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LAKE SUCCESS, N.Y., July 31, 2017 – Advisors invested client assets in actively managed funds in the first half of 2017, but net new flows were driven entirely by low fee and institutional priced share classes, according to data released today by Broadridge Financial Solutions, Inc. (NYSE:BR) via its Fund Distribution Intelligence. In the first six months of 2017, advisors from independent broker dealers and wirehouse firms added net new assets of $150 billion and $40 billion, respectively into institutionally priced actively managed funds. The majority of these positive flows were the result of conversions out of load funds (share class A, B and C), which decreased by $122 billion and $37 billion from independent and wirehouse broker dealers, respectively.
“Actively managed funds saw positive flows during the first half of 2017, even as advisors continue to invest client assets into passively managed ETFs and index funds at an increased rate,” said Frank Polefrone, senior vice president of Broadridge’s data and analytics business. “Net new asset flows into institutional shares of actively managed funds in the first half of 2017 is further proof that price and performance are the driving factors in advisor fund selection. We expect to see the move to lower fee share classes continue throughout 2017 as the majority of advisors move to a fee based practice, and the broker dealer home office realigns the mix of share classes offered to meet both client demand and regulatory requirements related to the DOL fiduciary rule.”
Lower Fee Products Take Hold in 2017
Virtually all net new assets in 2017 flowed to lower fee products – ETFs, index funds, and institutionally priced actively managed funds.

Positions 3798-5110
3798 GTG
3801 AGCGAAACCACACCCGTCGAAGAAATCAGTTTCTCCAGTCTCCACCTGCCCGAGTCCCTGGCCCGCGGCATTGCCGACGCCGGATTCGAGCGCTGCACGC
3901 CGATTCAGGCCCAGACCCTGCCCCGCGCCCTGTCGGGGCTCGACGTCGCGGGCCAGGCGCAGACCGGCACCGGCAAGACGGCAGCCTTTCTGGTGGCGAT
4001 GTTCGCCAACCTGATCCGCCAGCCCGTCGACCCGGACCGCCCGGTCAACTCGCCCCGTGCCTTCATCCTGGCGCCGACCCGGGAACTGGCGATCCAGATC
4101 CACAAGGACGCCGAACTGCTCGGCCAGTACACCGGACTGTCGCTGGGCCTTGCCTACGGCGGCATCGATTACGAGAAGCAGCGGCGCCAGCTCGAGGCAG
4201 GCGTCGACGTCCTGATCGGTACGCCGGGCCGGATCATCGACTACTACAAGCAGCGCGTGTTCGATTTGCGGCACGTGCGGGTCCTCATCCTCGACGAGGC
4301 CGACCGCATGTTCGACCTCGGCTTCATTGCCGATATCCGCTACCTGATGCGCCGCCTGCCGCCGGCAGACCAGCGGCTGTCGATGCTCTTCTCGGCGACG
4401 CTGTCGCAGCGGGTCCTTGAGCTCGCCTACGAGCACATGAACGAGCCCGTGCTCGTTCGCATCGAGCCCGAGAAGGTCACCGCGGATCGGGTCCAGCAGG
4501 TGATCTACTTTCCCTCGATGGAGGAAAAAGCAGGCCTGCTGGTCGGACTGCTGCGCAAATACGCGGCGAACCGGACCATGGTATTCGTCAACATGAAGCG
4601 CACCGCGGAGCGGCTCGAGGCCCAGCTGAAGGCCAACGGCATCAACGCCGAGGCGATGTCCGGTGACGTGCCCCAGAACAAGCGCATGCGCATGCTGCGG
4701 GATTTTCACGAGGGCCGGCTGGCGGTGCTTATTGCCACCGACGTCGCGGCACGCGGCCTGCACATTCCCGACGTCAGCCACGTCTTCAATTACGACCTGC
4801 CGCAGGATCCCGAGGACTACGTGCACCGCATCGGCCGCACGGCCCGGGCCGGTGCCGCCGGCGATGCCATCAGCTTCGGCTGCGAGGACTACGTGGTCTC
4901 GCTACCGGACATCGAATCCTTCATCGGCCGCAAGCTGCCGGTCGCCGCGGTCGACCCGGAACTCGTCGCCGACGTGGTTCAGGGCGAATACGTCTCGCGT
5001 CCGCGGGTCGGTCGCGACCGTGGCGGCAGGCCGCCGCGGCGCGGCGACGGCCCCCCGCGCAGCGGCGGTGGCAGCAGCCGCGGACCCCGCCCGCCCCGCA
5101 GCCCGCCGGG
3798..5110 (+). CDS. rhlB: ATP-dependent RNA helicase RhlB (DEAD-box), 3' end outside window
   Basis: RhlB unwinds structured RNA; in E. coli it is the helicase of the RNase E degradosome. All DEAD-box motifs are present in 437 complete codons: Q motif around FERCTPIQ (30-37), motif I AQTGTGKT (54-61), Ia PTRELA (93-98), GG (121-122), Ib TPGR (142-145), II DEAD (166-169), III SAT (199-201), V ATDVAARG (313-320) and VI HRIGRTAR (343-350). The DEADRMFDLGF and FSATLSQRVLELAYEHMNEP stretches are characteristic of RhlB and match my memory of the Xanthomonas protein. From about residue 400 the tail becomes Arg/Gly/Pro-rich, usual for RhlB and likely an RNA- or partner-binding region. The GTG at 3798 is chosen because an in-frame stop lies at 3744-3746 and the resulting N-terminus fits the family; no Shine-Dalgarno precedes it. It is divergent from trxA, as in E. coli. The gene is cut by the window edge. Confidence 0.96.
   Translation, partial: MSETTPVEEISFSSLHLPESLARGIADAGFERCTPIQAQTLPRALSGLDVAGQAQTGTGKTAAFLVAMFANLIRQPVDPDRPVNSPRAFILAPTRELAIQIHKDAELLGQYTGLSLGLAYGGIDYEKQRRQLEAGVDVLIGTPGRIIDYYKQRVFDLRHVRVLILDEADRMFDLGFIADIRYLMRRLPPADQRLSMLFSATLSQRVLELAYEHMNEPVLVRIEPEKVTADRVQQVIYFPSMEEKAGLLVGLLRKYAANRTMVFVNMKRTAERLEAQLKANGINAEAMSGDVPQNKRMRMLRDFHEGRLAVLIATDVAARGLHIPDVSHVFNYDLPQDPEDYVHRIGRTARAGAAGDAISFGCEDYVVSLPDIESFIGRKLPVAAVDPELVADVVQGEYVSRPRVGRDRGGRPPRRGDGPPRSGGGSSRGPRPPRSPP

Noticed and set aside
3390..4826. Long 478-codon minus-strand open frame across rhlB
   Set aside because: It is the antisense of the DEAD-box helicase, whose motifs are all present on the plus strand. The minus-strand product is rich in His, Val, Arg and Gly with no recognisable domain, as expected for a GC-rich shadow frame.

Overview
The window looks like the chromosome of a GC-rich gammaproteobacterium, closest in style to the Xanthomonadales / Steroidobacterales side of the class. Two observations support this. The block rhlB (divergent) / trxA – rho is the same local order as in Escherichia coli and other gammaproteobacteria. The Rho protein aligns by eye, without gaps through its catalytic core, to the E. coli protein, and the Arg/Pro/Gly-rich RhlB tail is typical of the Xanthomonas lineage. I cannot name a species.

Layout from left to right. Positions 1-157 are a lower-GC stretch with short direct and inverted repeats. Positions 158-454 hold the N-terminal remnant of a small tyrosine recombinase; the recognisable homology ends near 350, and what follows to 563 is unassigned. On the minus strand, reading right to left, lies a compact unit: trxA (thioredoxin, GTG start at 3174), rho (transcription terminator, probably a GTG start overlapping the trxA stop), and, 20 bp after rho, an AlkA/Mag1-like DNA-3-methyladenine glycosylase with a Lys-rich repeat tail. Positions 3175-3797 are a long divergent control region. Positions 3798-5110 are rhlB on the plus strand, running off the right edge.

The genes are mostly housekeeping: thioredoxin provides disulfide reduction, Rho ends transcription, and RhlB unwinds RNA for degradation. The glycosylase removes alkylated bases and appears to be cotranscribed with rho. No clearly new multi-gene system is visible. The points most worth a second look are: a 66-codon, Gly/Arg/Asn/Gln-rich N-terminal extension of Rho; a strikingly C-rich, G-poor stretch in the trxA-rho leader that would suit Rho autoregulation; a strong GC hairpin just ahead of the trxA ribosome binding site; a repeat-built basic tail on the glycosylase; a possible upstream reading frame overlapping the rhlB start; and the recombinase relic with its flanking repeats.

Net new assets into actively managed funds from all retail channels – independent broker dealer, wirehouse, RIA and online retail – were up $87 billion versus $48 billion for passively managed funds.
“Today’s advisors march to the drum beat of ‘fees, fees, fees’ and fund manufacturers without a low-cost solution are, at best, being ignored and at worst, getting trampled,” Jeff Tjornehoj, Broadridge’s director of fiduciary and compliance research. “While equity mutual funds have outflows of $69 billion collectively, those with an expense ratio of just 20 basis points or less have inflows of $93 billion. The battle ahead is about how fund sponsors will accept a fraction of what they historically collected. Even channels that traditionally supported premium priced products, such as wirehouses and broker dealers have shifted strategies based on fees.”
In the first half of 2017, overall assets for ETFs increased by 11.6 percent to $3.1 trillion.
Broadridge’s Fund Distribution Intelligence comprises the most complete sales and asset data collection in the industry, creating transparency into more than $10 trillion of long-term mutual fund and ETF assets across a majority of mutual fund distributors.
Broadridge Financial Solutions, Inc. (NYSE: BR), a $4.5 billion global Fintech leader, is a leading provider of investor communications and technology-driven solutions to banks, broker-dealers, asset and wealth managers and corporate issuers. Broadridge's infrastructure underpins proxy voting services for over 50 percent of public companies and mutual funds globally, and processes on average more than U.S. $10 trillion in fixed income and equity securities trades per day. Broadridge is part of the S&P 500® Index and employs over 12,000 associates in 17 countries.
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